Not content with increasing the qualifying period for unfair dismissal from one year to two, the government last week announced that it was seeking the views of interested parties about whether current dismissal procedures are too complex.
It also issued a “call for evidence” about the idea of introducing compensated no-fault dismissal for micro-businesses with fewer than 10 employees, which would allow them to pay off a worker who had done nothing wrong with a specified amount of compensation.
As part of the review, the government says it wants to “understand” whether the Acas code of practice on disciplinary and grievance procedures “could be adapted to make it easier to use and more accessible to smaller businesses”. Short of asking outright for views that the code is a burden, the government could hardly be more blatant.
Responding to the call for evidence TUC general secretary Brendan Barber said:
“Employers already have powers to make fair dismissals for misconduct or poor performance. Giving bosses the right to act unfairly may go down well on the backbenches, but it will horrify employees.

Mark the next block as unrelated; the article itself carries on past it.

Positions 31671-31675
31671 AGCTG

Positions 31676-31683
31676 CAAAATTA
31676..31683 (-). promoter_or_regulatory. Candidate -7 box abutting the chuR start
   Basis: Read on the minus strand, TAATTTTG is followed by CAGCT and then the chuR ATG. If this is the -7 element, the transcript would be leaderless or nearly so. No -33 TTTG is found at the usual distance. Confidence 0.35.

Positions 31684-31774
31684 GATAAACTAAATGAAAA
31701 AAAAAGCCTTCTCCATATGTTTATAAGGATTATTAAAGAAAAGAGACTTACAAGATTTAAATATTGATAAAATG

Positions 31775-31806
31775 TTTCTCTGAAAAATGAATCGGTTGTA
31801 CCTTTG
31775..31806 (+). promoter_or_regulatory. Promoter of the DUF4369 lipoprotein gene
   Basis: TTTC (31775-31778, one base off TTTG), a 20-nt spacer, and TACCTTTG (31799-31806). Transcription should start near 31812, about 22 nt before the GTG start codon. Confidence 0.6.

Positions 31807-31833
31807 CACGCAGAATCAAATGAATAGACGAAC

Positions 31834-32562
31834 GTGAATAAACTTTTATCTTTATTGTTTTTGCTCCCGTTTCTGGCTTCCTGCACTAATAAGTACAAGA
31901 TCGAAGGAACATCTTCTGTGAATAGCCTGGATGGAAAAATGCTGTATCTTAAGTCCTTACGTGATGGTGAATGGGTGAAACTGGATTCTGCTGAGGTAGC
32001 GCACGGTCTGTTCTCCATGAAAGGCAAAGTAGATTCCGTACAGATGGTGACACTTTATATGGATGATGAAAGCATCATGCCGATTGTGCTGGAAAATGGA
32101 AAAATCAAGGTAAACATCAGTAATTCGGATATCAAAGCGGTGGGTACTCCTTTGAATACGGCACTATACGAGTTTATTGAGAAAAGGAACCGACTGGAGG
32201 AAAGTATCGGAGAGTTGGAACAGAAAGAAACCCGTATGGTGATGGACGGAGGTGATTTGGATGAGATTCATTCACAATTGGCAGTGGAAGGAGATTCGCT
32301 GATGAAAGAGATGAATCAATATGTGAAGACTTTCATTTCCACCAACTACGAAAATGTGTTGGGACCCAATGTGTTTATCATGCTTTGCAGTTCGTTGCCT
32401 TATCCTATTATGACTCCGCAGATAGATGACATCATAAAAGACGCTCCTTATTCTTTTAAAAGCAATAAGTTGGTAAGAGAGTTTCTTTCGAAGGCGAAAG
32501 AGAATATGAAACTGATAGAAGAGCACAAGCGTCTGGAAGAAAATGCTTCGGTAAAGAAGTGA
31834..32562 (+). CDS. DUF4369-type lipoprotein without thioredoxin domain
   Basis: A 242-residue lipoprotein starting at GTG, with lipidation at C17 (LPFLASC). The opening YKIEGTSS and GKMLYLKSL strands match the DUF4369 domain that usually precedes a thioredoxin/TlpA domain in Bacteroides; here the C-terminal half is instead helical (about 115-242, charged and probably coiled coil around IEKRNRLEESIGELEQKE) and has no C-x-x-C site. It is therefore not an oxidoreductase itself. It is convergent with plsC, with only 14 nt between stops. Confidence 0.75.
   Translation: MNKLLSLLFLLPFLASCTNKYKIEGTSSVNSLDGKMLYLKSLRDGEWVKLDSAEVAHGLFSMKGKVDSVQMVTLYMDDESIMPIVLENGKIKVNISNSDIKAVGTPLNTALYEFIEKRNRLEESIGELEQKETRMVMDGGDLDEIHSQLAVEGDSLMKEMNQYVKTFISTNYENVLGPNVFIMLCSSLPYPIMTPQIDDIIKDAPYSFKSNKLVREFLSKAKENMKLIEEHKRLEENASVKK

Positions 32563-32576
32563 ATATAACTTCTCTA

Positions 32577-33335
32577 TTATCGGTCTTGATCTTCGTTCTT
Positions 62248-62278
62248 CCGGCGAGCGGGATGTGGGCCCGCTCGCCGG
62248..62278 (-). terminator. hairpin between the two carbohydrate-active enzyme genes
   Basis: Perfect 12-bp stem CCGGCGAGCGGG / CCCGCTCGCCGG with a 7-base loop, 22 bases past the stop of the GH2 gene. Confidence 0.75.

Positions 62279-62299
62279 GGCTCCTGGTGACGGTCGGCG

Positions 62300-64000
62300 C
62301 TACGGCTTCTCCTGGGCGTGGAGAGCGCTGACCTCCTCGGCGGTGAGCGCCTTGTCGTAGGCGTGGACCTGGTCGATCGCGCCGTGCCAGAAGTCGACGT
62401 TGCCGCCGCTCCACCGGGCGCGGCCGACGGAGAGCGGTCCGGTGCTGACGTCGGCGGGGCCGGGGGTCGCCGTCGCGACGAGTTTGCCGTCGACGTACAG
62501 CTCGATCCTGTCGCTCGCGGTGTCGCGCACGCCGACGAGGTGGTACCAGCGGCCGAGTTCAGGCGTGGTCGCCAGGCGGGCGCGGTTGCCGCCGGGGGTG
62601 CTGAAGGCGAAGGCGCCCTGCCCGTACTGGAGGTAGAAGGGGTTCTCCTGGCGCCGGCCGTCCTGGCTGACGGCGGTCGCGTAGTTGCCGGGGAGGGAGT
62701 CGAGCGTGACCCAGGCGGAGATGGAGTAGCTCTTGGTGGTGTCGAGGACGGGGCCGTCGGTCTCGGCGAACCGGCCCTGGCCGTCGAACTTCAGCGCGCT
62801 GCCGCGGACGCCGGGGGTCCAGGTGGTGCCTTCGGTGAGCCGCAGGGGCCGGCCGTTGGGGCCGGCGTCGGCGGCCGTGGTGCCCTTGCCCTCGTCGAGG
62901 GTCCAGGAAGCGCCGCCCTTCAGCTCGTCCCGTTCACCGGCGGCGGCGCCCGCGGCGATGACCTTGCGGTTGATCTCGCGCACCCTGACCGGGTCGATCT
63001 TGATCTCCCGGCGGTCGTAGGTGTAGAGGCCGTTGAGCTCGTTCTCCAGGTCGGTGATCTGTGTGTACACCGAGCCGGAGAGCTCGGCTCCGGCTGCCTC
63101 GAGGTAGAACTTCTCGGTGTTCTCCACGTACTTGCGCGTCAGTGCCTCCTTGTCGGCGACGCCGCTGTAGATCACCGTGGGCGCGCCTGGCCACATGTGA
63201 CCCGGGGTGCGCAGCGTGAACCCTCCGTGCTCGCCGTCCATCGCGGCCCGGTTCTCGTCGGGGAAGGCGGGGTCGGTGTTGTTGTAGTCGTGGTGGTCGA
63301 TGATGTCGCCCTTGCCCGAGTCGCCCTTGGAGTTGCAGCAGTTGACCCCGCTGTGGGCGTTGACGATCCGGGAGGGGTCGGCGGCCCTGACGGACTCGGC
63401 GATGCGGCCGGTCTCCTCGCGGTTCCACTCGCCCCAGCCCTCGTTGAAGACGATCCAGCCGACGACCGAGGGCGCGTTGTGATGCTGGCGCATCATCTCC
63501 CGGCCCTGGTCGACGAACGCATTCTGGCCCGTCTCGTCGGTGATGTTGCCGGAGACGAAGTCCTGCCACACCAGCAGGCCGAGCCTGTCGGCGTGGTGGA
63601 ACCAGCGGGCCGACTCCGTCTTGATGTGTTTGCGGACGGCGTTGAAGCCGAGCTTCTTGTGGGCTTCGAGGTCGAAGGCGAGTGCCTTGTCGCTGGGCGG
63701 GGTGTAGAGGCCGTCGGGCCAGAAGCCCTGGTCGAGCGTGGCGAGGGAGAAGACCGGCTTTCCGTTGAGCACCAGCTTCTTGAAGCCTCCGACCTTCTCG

“The TUC will provide evidence that there is no causal link between employment regulation and recruitment, and will demonstrate the real injustices that will result from employers being allowed to sack people on a whim and pay them a derisory arbitrary sum in compensation.”
Piling on the pressure, the government also announced last week that it has updated the Employer’s Charter, first published in January 2011, which is little more than a guide for employers about how to exploit the UK’s weak employment laws.
Even the government admits that its aim is “to counter the misconception that employment protections are all one-way - towards the employee”.
Finally, it published the employment law review annual update, which sets out in stark detail the government’s current programme for reducing employment law protection for employees.
Go to the website of the Department for Business Innovation & Skills to read all of these documents: